Sounds of the City
This blog post is a reflection on my experience of ‘Walk, Hands, Eyes (Edinburgh)’ by Myriam Lefkowitz at the Talbot Rice Gallery*
Closing my eyes, I entrusted my sight with a stranger. They took my hand, placed another on my back and began to walk. At first, my steps were tentative because I had to become used to the feeling of my feet on the ground and the pace at which the guide led me.
Whispering the instructions close to my ear, I was told to take a step down, again, again and again. These were slow and careful movements. I slid my shoe along the surface of the paving just to check that was the final step. The quiet courtyard turned into a busy roadside, with people talking and walking past, with cars and buses feeling frightfully close. A suitcase rattled past.
It was strange feeling, I felt I was being stared at but I could not look back. I wanted to know what people’s reactions were as they saw me being slowly guided by the hand down the street. I wanted to see how people walked past us, maybe they just ignored us. Yet, I knew that these questions were a significant part of the whole experience and I remained determined to keep my eyes tightly shut.
I began to become aware of insignificant details such as road surface changes and noises which seemed more prominent and distinct than ever before. I was listening intently to everything, trying to discover clues of our location.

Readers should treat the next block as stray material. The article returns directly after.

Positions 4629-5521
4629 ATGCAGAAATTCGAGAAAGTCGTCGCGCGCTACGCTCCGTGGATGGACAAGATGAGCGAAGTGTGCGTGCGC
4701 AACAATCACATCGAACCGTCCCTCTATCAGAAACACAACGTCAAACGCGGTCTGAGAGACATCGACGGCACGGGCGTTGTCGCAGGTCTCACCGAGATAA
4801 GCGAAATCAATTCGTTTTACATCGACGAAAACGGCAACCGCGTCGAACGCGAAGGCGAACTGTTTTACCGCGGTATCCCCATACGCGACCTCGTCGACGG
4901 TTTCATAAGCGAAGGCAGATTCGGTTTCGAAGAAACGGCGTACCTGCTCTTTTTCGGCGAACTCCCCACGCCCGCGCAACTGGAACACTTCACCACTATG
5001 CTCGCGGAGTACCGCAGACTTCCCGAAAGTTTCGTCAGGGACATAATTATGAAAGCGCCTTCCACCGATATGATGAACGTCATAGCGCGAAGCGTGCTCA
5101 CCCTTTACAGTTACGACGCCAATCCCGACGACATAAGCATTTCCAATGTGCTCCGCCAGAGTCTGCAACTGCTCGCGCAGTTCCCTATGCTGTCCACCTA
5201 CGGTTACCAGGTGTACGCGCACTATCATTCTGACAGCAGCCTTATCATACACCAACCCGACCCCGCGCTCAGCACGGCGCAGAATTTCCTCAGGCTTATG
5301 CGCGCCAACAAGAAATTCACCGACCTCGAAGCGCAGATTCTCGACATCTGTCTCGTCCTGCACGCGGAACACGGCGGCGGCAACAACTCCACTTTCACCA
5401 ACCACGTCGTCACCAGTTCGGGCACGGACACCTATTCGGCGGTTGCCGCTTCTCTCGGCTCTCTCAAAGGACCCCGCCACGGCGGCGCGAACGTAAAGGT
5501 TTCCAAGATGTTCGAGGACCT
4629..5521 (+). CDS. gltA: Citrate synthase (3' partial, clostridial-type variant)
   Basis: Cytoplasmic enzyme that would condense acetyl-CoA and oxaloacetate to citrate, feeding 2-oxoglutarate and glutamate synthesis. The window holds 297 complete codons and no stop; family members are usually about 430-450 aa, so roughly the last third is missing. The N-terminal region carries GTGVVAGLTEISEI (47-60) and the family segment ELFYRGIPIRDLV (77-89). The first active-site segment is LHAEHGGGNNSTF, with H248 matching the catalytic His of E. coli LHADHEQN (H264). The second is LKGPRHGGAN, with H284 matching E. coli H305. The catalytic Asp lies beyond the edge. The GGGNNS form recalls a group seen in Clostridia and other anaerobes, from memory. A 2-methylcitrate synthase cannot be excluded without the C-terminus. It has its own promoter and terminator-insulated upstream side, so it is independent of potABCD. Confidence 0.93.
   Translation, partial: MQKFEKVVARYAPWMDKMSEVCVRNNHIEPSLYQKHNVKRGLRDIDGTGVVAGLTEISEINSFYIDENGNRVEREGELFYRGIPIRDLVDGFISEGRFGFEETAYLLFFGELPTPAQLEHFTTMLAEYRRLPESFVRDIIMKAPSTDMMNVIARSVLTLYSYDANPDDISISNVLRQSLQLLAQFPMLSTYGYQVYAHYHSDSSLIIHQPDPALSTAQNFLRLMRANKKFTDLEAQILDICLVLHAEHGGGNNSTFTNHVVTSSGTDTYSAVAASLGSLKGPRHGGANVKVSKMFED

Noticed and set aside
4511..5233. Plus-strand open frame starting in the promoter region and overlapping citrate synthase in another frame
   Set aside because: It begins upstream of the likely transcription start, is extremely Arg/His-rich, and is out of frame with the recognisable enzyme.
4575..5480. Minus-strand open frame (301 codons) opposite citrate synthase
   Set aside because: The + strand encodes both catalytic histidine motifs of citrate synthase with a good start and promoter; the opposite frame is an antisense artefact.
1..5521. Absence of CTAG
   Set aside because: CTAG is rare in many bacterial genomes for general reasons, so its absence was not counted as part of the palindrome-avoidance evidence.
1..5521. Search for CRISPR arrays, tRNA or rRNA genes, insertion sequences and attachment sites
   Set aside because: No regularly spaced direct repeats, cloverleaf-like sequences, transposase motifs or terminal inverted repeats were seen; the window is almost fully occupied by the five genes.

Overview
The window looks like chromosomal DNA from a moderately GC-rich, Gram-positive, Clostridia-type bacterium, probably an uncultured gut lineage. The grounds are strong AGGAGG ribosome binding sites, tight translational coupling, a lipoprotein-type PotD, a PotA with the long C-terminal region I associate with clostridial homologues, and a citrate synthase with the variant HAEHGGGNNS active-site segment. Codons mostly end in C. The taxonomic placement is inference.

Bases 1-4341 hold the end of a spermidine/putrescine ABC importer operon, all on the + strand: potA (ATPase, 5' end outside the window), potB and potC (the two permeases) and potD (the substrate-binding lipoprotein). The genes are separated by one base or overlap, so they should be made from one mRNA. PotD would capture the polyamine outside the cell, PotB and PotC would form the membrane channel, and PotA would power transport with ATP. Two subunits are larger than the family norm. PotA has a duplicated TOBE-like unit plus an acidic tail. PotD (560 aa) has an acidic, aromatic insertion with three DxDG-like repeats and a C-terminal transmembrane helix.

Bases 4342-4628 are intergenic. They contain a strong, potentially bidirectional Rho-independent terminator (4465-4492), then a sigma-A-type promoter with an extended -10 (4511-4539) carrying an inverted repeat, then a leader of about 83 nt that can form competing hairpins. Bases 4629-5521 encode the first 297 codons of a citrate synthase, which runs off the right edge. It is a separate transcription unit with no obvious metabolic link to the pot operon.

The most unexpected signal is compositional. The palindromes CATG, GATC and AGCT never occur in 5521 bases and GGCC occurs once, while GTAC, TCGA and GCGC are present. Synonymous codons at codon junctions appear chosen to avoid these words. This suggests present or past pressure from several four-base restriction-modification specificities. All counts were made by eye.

Suddenly we entered a warm space, I heard crockery clattering, soft voices and gentle Christmas music in the background. I was unaware that we were going to go into buildings, which threw me off the track I had envisioned us walking. I then felt very confused, lost in time and space.
During the walk, on four different occasions, I was asked to open my eyes and very quickly close them again. These moments revealed nothing but strong images which I would instantly associate with other things. The only time I could directly pinpoint our location was inside the Museum of Scotland. It was the sounds of children, echoing environment and with a familiarity from my childhood, I instantly recognised our location in one of the instructed eye opening moments. For one of these snapshots, I was face to face with another person. Closing my eyes again, I realised- it was me.
Walking around Edinburgh in a totally unfamiliar sensory way, has enhanced my sense of place by changing the way I listen to the sounds of the city.
*you can find more information about the exhibition here: https://www.trg.ed.ac.uk/exhibition/myriam-lefkowitz-walk-hands-eyes-edinburgh